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News >  Military

Navy orders safety pause for aircraft after deadly California crashes

June 12, 2022 Updated Sun., June 12, 2022 at 5:11 p.m.

Aviation boatswain's mates chock and chain an MV-22B Osprey in an August 2014 file image. On Wednesday, an MV-22B Osprey aircraft conducting routine flight training crashed near Glamis, Calif., just north of the Mexican border, killing all five Marines onboard, the Marine Corps said.  (MC1 Dustin Kelling)
Aviation boatswain's mates chock and chain an MV-22B Osprey in an August 2014 file image. On Wednesday, an MV-22B Osprey aircraft conducting routine flight training crashed near Glamis, Calif., just north of the Mexican border, killing all five Marines onboard, the Marine Corps said. (MC1 Dustin Kelling)
By Annabelle Timsit Washington Post

The U.S. Naval Air Forces has ordered a one-day “safety pause” for its aircraft after a string of crashes in California this month led to the deaths of a Navy pilot and five Marines.

The pause will come into effect Monday and affect all Navy aviation units that are not deployed, the Naval Air Forces said Saturday in a news release.

“As a result of recent crashes involving U.S. Navy and Marine Corps aircraft, Commander, Naval Air Forces has directed all non-deployed Navy aviation units to conduct a safety pause on June 13 in order to review risk-management practices and conduct training on threat and error-management processes,” it said.

Deployed units will do the same as soon as possible, it added.

“In order to maintain the readiness of our force, we must ensure the safety of our people remains one of our top priorities,” Cmdr. Zachary Harrell, public affairs officer for the Naval Air Forces, told the Los Angeles Times.

A Navy pilot was killed on June 3 when the fighter jet he was flying as part of a routine training mission crashed in a remote, unpopulated area of the Mojave Desert in Southern California, the Navy said.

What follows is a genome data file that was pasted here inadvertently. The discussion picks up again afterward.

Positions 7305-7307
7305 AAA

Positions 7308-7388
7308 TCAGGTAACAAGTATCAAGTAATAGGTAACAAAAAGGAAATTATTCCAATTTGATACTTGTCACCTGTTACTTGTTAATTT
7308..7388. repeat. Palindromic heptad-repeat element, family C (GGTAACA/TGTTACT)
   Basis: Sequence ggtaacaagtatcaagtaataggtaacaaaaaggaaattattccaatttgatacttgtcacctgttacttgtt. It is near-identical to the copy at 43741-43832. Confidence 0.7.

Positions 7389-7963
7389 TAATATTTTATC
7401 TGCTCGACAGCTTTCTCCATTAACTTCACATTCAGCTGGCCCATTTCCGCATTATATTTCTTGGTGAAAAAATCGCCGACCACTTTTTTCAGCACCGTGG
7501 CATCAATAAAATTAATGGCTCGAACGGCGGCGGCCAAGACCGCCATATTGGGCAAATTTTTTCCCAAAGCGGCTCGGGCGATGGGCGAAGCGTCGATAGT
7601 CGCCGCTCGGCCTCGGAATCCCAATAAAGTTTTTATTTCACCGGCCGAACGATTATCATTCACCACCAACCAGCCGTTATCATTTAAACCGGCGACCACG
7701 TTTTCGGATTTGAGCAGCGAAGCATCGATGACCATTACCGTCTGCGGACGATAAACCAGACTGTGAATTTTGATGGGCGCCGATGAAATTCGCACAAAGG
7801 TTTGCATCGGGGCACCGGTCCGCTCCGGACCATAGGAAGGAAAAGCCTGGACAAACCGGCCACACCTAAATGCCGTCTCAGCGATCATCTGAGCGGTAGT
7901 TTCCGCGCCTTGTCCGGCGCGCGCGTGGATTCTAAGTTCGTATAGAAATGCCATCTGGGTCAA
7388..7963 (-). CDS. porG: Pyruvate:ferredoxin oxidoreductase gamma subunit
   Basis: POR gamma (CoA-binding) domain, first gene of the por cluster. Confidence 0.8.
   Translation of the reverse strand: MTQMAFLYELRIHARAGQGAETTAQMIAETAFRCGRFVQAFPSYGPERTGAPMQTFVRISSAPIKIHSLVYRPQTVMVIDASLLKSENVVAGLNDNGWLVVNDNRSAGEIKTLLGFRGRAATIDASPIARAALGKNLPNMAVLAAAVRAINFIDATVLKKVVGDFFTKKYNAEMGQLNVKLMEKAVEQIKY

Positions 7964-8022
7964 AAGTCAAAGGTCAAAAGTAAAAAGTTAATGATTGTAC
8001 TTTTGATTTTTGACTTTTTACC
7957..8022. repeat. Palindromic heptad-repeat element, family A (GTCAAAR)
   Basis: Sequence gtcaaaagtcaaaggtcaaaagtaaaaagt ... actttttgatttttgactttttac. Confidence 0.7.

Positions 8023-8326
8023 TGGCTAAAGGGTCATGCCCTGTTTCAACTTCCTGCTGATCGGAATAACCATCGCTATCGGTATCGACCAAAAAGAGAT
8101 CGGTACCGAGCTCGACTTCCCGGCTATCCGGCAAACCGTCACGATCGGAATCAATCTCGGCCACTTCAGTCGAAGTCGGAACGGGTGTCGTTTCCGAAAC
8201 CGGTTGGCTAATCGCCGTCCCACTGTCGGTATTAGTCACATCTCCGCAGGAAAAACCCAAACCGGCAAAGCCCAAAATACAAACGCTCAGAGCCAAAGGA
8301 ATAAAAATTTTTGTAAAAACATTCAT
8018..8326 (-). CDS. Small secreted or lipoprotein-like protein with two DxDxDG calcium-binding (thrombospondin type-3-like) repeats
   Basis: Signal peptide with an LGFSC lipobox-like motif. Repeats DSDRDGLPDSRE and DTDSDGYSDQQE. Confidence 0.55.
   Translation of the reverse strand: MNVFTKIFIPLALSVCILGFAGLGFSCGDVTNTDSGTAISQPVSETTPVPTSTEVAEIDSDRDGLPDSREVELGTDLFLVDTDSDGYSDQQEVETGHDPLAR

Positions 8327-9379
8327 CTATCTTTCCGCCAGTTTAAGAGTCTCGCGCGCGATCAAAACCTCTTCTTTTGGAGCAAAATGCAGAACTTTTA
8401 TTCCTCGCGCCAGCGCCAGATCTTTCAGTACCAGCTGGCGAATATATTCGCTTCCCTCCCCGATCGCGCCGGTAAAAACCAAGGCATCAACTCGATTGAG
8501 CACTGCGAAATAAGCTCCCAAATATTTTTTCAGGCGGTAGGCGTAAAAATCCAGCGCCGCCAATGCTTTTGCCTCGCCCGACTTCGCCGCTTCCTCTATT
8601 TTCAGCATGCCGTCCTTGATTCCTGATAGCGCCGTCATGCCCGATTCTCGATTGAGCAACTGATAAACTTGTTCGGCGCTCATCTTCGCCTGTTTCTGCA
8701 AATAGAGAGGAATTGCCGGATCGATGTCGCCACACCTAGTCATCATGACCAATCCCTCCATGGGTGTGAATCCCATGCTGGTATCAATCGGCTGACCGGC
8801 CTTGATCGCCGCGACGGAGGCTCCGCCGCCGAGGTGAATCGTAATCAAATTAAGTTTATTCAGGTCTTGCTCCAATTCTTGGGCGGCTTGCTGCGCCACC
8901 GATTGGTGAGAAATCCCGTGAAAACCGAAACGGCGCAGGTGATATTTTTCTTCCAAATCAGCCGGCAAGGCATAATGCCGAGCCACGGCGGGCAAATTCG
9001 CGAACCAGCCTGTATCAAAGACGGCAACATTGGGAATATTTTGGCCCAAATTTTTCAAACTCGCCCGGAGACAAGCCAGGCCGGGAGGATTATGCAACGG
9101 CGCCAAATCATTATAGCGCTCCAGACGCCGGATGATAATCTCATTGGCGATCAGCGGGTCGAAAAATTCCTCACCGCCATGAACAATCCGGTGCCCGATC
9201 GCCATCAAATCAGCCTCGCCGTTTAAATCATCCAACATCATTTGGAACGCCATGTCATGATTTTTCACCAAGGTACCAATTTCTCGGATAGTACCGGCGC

The incident was being investigated as of June 5, it added.

On Wednesday, an MV-22B Osprey aircraft conducting routine flight training crashed near Glamis, Calif., just north of the Mexican border, killing all five Marines onboard, the Marine Corps said.

The service members ranged in age from 19 to 33.

The Marine Corps said Saturday in a news release that it was investigating the fatal crash, which it labeled a “mishap,” defined by the Naval Postgraduate School as “any unplanned event that results in personal injury or property damage.”

And on Thursday, a Navy helicopter – an MH-60S Seahawk – that was carrying four crew members “crashed near El Centro, Calif. while conducting a routine training flight,” the Naval Air Forces said.

All those onboard survived, but one crew member was injured and taken to a hospital. The Navy said it was investigating the incident.

The Washington Post reported that the safety record of the MV-22B Osprey has come under renewed scrutiny after four Marines were killed in March while onboard one that crashed during a NATO training exercise in Norway.

More than 40 people have died flying on Ospreys since 1991, the Post reported.

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